I've just been reading a Twitter thread by ex-BBC/ex-Channel 4 reporter Michael Crick:
- Oldham child sex exploitation report is extraordinary: “Offender A worked for Oldham Council between 1998 and 2006. He was employed as a welfare rights officer in the welfare rights unit of the council seconded to the Oldham Pakistani Community centre”.
- “In May 2012 he was found guilty of two rapes, aiding and abetting rape, sexual assault and trafficking for the purposes of sexual exploitation […] offender A lived in Oldham and was a member of the Oldham Labour Party”.
- And: “At the end of Sept 2008, the Probation Service notified Oldham Council that offender A had been charged with sexual assault. No action was taken by Oldham Cl to undertake a safeguarding assessment of Off A following this information or to liaise with colleagues in GM Police.”
- “Furthermore, it was known by the police that offender A was a council employee and insufficient enquiries were made into whether his role gave him access to vulnerable adults and children.”
- “… throughout this period, legitimate concerns on the part of both the council & the police that high-profile convictions of predominantly Pakistani offenders across the country could be capitalised on by a far-right agenda & lead to the victimisation of the Pakistani community”.
- Jim McMahon, Labour’s Shadow Defra Secretary, who was leader of Oldham Council from 2011 to 2016, clearly has some very difficult questions to answer.
Turning to the broadcast media, Sky News have a long, prominent report about it on their website's home page:
The BBC, in contrast, isn't presently reporting the story at all on their news website's home page. You have to go to their UK page to find it, and it's right at the very end of their long list of stories:
We're in very familiar territory here.
Newsniffer reveals an interesting series of edits to the BBC report.
Those of us who have monitored the BBC over the last decade and more used to comment on how the BBC, if forced to name the ethnic backgrounds of most of the perpetrators, would use the ambiguous, somewhat misleading term 'Asian/Asians'.
Later versions of today's BBC report note that the inquiry specifically called this out:
The report pointed out that while most arrests for child sex offences by GMP in the period between September 2009 and July 2010 then identified the alleged offenders as being Asian, they were likely to have generally related to British men of Pakistani or Bangladeshi heritage.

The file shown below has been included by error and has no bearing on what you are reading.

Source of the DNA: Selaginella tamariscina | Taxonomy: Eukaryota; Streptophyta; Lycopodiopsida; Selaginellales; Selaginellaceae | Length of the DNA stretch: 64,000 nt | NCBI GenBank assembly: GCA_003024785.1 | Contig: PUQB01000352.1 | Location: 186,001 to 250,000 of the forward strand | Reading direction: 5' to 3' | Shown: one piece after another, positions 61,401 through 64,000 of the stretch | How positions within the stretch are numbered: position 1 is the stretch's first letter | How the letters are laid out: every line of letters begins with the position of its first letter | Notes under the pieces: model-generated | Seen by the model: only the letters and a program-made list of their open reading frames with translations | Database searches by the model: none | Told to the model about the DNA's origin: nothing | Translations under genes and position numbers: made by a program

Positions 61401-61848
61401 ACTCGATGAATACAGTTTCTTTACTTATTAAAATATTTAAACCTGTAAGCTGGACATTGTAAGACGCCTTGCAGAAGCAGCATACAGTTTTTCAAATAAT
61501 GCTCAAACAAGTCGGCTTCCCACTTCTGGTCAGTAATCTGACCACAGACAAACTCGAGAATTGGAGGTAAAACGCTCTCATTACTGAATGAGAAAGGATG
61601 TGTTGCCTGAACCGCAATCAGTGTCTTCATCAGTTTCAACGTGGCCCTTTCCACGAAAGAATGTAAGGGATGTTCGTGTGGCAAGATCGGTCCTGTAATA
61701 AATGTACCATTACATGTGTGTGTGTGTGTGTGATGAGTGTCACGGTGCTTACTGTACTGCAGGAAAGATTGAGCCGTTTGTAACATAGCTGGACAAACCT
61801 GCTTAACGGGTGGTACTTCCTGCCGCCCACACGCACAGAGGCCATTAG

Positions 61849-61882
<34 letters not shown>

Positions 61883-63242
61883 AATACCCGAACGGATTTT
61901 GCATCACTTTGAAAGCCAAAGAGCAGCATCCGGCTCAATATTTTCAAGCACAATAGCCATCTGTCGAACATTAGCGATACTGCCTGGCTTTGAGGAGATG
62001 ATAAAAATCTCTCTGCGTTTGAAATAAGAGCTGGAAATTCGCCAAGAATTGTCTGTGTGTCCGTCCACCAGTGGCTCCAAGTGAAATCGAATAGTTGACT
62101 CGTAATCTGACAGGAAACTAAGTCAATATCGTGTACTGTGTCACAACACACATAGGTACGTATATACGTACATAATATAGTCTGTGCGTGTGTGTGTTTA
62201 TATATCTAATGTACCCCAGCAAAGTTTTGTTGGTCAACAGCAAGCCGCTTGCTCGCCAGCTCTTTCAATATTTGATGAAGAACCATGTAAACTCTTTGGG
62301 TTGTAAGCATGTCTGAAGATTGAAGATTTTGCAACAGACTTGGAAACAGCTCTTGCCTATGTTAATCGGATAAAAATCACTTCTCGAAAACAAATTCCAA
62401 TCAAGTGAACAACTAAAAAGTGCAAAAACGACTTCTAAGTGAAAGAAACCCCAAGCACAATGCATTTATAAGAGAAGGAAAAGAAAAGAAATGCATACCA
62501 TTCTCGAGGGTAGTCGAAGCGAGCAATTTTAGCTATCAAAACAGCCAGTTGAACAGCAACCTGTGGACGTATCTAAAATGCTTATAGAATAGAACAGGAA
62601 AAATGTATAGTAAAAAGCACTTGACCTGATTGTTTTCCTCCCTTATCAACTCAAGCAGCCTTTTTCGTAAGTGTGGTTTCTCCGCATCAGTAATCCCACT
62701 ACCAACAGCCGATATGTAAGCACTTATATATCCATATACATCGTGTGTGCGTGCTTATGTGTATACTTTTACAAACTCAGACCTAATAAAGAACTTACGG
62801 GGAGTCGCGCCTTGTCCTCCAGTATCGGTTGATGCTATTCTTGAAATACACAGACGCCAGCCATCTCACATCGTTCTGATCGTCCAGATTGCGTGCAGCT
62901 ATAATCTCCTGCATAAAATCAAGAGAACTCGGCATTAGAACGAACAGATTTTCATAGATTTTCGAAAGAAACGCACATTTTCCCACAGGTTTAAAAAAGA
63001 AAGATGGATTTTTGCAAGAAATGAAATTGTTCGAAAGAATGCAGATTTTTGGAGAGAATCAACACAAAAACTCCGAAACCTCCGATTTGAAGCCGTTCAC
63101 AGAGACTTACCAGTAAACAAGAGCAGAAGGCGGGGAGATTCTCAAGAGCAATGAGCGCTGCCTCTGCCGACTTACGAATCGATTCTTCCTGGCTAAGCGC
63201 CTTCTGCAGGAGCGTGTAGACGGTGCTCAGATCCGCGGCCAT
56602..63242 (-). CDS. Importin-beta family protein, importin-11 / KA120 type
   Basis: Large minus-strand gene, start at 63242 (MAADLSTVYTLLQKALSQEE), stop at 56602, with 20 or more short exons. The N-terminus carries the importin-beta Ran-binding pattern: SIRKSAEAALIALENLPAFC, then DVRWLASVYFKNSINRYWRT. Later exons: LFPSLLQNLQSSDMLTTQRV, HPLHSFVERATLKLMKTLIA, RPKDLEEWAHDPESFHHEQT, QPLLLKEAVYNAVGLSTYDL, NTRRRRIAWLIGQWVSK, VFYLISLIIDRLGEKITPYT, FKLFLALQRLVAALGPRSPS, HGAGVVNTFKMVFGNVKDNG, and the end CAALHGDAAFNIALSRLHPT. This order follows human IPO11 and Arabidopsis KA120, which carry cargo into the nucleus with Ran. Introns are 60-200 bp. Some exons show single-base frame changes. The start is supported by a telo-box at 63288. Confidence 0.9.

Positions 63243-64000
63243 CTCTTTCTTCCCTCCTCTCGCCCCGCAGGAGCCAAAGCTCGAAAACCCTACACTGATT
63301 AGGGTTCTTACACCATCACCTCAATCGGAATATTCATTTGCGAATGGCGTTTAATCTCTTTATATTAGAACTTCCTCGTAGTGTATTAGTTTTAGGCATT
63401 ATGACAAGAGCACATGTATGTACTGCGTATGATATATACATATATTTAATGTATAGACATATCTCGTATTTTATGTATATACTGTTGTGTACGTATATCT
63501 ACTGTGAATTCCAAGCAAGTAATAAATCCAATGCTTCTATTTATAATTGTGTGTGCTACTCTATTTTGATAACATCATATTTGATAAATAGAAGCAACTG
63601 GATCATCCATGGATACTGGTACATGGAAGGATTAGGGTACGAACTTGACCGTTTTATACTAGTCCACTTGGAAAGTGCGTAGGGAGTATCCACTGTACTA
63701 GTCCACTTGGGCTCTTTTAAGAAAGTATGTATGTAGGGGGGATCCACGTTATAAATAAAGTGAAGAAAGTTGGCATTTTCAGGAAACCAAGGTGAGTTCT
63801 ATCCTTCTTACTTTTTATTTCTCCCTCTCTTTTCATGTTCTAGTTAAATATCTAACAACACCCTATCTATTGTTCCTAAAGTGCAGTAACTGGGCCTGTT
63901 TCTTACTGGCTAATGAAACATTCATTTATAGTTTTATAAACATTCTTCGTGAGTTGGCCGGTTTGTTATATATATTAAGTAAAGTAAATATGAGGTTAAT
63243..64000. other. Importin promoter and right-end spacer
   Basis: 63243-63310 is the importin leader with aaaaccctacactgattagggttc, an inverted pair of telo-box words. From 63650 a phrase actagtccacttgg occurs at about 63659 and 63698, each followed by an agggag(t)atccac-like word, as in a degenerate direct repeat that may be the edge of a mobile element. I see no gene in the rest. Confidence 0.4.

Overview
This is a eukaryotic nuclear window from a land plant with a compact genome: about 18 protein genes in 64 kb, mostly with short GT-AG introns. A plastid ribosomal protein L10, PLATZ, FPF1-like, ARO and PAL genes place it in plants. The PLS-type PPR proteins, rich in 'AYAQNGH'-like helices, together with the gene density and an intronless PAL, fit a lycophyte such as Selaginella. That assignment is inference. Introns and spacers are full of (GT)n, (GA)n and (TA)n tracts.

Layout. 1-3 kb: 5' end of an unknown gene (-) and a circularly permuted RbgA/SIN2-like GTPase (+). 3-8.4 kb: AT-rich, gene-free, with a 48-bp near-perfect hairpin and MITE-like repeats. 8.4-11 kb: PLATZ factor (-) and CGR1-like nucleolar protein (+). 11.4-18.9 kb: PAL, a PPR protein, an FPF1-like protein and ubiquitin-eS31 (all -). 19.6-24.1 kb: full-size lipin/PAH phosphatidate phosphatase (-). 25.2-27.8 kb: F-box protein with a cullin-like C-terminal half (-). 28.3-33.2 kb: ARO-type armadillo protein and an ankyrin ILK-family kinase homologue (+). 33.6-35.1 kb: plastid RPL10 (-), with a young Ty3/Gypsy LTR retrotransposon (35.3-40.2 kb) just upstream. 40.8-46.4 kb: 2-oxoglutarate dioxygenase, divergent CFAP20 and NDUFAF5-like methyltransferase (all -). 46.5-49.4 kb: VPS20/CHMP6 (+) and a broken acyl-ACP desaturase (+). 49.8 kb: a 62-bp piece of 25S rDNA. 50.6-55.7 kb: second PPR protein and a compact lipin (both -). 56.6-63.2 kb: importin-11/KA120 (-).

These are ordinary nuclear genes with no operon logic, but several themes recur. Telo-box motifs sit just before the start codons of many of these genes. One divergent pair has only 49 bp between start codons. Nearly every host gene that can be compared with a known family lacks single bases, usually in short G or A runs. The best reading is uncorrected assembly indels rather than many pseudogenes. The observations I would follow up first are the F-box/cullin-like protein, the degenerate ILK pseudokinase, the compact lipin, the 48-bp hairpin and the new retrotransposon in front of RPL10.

What is astonishing here is that the earliest versions of the BBC report show the BBC still doing precisely that, just as they always used to do - thus showing just the kind of mindset and massaging of language the inquiry criticised:
The independent inquiry was set up after allegations circulated on social media that Oldham Council was covering up what it knew about Asian grooming gangs in the town.
Then suddenly the BBC removed the word 'Asian' [click to enlarge]:
The article still had to go through a few more versions before they added 'the issue of grooming by "predominantly Pakistani offenders"' and removed the final use of 'Asian' in that old, familiar, misleading BBC kind of usage as...:
She went to Oldham police station to report being raped by an Asian man in October 2006 and was told to come back when she was "not drunk".
was edited and became:
She went to Oldham police station to report being sexually assaulted in October 2006 and was told to come back when she was "not drunk".
This was the moment they finally introduced the phrase "British men of Pakistani or Bangladeshi heritage" into the article when they quoted directly from the inquiry report criticising the use of the term 'Asian' and the lack of use of 'Pakistani' and 'Bangladeshi'.
So what we have here is truly remarkable: The BBC began by reporting this story in exactly the way the inquiry report criticised. Then they obviously panicked and began editing out 'Asian' and adding in 'Pakistani' and 'Bangladeshi'.
Thanks to Newsniffer though they've been caught in the act.
Post a Comment